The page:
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    Safety Tips | Warehouse safety

    Loading dock dangers

    May 1, 2012

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    Damaged loading dock floors can be a workplace hazard, according to the National Safety Council. A qualified structural engineer can determine the amount of deterioration of a floor’s supporting parts and load-carrying capacity. The council offers the following tips to help keep loading dock areas safe:

    Wood flooring

    If the loading dock has a wood surface, it must be checked regularly for stress. Sagging is a major sign of stress. Also, inspect the wood floor for rot, wear and punctures. At times, a section of wood flooring may need to be replaced. In this instance, new flooring flush may need to be installed with the existing flooring. Badly worn or loose wood-block flooring can be replaced with anchored wood blocks.

    Concrete flooring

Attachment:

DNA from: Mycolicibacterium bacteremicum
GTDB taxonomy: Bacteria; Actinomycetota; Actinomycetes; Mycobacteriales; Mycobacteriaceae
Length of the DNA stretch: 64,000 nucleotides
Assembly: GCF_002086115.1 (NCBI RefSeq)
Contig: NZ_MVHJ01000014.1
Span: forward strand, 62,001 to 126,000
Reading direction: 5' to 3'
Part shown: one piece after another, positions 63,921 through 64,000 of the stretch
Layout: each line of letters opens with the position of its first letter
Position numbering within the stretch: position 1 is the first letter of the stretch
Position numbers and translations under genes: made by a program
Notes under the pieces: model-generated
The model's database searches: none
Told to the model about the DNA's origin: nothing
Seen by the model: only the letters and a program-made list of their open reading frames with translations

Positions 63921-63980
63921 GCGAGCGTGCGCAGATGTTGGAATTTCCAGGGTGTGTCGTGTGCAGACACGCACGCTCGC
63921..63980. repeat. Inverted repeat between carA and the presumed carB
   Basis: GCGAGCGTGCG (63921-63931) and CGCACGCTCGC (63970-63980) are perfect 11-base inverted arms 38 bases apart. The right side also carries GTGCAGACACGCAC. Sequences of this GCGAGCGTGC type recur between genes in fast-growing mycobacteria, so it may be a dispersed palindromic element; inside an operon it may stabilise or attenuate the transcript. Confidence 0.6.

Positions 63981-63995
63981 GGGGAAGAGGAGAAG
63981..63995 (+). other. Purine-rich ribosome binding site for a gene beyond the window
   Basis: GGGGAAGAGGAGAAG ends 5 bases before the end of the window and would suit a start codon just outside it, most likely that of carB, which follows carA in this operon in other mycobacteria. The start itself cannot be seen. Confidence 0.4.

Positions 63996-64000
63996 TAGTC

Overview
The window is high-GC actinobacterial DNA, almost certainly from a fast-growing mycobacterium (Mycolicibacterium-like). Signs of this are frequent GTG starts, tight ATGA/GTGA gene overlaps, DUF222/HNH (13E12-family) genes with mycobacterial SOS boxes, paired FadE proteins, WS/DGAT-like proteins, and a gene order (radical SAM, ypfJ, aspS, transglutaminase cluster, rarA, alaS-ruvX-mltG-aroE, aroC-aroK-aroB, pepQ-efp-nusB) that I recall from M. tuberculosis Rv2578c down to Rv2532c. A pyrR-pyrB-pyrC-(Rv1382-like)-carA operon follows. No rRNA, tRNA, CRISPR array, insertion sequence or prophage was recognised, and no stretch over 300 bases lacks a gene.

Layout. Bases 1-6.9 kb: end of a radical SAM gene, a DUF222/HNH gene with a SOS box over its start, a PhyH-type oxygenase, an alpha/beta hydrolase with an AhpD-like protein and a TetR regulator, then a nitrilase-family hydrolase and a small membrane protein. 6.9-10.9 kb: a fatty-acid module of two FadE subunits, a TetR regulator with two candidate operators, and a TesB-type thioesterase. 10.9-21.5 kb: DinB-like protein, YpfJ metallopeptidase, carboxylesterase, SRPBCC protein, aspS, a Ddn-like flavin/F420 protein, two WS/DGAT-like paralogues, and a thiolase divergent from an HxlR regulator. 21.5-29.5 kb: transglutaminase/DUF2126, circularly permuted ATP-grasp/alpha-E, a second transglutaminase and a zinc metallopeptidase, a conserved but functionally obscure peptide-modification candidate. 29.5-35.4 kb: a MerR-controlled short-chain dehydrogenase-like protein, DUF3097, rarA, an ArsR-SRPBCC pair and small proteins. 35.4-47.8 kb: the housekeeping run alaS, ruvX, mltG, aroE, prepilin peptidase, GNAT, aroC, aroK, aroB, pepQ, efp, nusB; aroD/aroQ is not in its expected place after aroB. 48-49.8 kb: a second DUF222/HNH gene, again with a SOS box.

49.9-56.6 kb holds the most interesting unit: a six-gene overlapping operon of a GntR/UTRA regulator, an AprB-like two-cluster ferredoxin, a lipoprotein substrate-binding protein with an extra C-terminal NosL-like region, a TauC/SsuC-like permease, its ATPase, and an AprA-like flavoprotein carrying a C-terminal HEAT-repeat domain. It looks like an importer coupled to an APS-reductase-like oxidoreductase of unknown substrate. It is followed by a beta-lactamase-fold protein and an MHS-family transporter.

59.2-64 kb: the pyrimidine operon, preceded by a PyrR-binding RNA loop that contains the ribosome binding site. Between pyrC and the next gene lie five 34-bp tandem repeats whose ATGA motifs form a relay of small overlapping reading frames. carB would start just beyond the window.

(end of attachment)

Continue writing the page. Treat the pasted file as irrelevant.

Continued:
Concrete docks may become a problem if not properly maintained, as vehicles operating on the floor surface may swerve or run off a dock. Heavy equipment, excessive weight and unequal distribution of materials may result in the overloading of the dock floor. Signs should be posted stating the allowable weight limits for loads, and horizontal lines can be painted on the walls to show the maximum height of stacked materials. To repair a concrete floor, chip out the damaged area and square the space off as much as possible. After thoroughly cleaning the area, trowel in cement mortar and keep traffic off the area.

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